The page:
Tuesday, September 12, 2006

Alternative to Hartford?

I sat at my local UCC clergy gathering this morning, unassumingly munching on a couple donuts, still waking up. The morning had come earlier than desired, so I was sucking down coffee and listening to a couple anecdotes that illustrated my own Conference's woes. Truthfully, nothing inspired me to contribute to the discussion...I was there to listen, to inhale caffeine, to take advantage of free pastries.

And then the revelation came.

It was suggested by a fellow delegate to the 2007 General Synod, and it went something like this: what if, instead of flying to Hartford, Connecticut next summer to pat ourselves on the back and have a big party to mark 50 years of UCC existence, we all march down to New Orleans and stay at some UCC entity nearby and help people, now largely out of the national spotlight, rebuild their lives? That includes our friends at Back Bay Mission, a UCC-related mission devastated by Katrina much like the rest of the area.

It didn't take me long to latch onto this. My last experience at Synod in 2005 was one of self-congratulation. I recall one instance of someone standing at the microphone declaring, "We are the people we've been waiting for!" and feeling the pride radiate from the crowd.

If we're the people we've been waiting for, maybe we're the people New Orleans has been waiting for, too.

We have this huge population still piecing their lives back together. What if, instead of another self-congratulatory party, we go and help people who truly need it? We roll up our sleeves, step out of the comfortable air-conditioned convention hall, and do what we purport to do? I've shared before how weird it was to be at the last Synod talking about justice for the poor where we largely ignored the homeless guys on the streets begging us for food while we trekked to the hall to do "real justice."

So how about it? How about a grassroots movement in the United Church of Christ to mark 50 years of helping the poor and oppressed by physically going someplace to help the poor and oppressed? Thousands of dollars will be poured into this gathering in Hartford...how about a gathering where it is truly needed? What a witness that would be!

I think Jesus would be on board with this. Call me crazy, but something I read once gives me the impression that he'd like this. I dunno...somewhere around Luke 4...or what the heck, last week's lectionary from James 2.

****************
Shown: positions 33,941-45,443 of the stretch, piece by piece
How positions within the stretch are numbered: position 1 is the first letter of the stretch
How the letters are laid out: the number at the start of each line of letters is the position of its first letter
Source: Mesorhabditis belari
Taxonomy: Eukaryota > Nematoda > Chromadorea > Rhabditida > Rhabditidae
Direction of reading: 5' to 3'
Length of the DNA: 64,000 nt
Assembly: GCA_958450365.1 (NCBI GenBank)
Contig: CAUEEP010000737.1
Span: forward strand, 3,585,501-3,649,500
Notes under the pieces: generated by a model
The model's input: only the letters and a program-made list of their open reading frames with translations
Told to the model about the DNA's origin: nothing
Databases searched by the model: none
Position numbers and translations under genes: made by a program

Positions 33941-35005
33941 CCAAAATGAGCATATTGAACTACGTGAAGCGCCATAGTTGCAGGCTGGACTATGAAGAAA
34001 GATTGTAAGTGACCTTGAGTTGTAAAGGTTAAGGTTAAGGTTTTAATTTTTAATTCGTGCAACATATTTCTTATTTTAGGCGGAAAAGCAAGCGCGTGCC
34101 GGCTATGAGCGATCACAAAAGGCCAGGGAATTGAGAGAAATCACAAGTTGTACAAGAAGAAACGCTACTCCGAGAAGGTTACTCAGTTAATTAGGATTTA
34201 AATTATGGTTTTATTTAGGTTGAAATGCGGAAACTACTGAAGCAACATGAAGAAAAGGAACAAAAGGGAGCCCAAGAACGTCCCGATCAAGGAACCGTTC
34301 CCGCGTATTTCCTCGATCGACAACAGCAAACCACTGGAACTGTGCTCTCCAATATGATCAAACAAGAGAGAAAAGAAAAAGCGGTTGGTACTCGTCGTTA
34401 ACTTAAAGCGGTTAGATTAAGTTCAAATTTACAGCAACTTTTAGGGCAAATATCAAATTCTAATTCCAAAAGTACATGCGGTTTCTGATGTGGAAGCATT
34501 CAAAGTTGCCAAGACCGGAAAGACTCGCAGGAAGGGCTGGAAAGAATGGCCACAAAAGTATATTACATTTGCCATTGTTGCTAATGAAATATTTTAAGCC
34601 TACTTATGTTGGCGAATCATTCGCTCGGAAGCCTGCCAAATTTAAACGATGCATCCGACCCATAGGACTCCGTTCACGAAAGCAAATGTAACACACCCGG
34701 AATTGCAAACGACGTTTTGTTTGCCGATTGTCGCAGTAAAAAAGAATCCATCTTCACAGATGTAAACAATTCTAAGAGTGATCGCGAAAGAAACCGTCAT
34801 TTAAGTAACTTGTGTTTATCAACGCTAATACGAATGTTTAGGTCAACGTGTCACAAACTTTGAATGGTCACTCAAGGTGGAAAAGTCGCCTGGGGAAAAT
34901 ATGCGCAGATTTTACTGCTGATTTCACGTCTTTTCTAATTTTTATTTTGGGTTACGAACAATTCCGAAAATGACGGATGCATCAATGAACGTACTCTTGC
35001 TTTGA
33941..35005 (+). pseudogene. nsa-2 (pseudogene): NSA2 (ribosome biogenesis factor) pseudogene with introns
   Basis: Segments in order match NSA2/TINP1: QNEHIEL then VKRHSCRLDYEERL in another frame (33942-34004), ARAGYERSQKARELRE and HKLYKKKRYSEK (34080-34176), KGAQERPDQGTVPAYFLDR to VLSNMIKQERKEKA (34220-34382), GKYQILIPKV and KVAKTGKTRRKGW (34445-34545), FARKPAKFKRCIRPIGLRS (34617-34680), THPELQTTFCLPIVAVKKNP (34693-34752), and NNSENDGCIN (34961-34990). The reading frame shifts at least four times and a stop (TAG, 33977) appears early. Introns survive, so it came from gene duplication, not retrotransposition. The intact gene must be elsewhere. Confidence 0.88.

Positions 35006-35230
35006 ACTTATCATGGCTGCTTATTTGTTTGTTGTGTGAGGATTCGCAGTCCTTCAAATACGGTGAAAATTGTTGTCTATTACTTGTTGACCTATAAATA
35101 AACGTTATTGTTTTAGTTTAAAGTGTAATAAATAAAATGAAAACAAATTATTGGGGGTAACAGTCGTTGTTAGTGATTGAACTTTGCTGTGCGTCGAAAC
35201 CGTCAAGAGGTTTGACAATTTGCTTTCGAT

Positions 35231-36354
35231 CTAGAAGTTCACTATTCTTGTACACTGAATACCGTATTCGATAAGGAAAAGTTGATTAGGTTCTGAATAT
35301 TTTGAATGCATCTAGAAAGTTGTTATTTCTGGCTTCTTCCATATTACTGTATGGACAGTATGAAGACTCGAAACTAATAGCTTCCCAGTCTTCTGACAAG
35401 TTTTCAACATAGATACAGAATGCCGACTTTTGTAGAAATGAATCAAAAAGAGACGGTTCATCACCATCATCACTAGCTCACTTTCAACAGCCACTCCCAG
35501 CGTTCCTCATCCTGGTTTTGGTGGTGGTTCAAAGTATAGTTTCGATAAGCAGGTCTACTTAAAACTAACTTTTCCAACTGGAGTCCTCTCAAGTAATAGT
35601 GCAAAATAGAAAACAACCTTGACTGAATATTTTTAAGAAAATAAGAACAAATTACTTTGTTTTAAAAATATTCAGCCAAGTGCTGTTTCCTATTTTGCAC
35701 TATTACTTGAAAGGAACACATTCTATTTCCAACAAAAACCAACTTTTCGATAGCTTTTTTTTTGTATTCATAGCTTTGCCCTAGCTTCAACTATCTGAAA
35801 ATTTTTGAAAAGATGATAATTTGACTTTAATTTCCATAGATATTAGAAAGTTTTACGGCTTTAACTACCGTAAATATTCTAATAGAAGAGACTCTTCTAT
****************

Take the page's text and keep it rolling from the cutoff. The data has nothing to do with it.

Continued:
Hey UCC...let's go to New Orleans. Let's do what we've felt God calling us to do for almost 50 years now. I know lots of UCCers have already been there, and that's good...because the rest of us will need to know where to go and good places to stay.

Maybe it'll be inconvenient because of what the arrangements in Hartford have entailed already, but when has Jesus' call ever been convenient?

Brothers and sisters in Christ and particularly in the United Church of Christ, what say ye?


Anonymous said...

I guess I am still a UCC layperson in addition to being a priest. :-)

I have to say I agree. I mean, obviously it's ok to do celebratory things in our lives even given the presence of poverty and homelessness, but you're right that it's a problem to celebrate our work for justice while ignoring the real situation around us.

One thing that comes to mind is the way church trips always worked in my childhood church. We never just went on trips someplace to have fun. Every summer we went on a "Servant Event," which was a blast and involved sightseeing/camping/fun stuff, but it was always on the way to a service project.

Why couldn't Synod gatherings always involve the kind of volunteer work you discuss? I mean, sure, meet, get stuff done, celebrate, but be there first and foremost as servants to the community you're visiting. I think it's a great idea.

Anonymous said...

Sounds like a good idea.

And, what if the UCC took all the money they were going to spend on the 50th anniversary convention/celebration and gave that to their efforts in New Orleans?

Jeff Nelson said...

Chris, Synod usually involves some sort of service project, but it's usually relegated to a day before the event begins or one afternoon during. So there is volunteer work, but it is not in great abundance.

Harry, that's definitely another good way to approach it.

Anonymous said...


Another great post. You know, I'm not going to be able to avoid posting on this.


Jeff Nelson said...

Hey James, I didn't know where to find your e-mail, but I made a slight change in the entry. If your quote could reflect that change, that'd be great.

Thanks for the hit, BTW.

Anonymous said...

Jeff - Done.

Bridget said...

Wow, this is great! I love hearing about clergy that choose to walk their talk. YOU GO!

I cam upon your blog randomly on Blogger.

I may be going down their on a trip with Democracy for America (DFA Corps), which is the activist group founded by Howard Dean.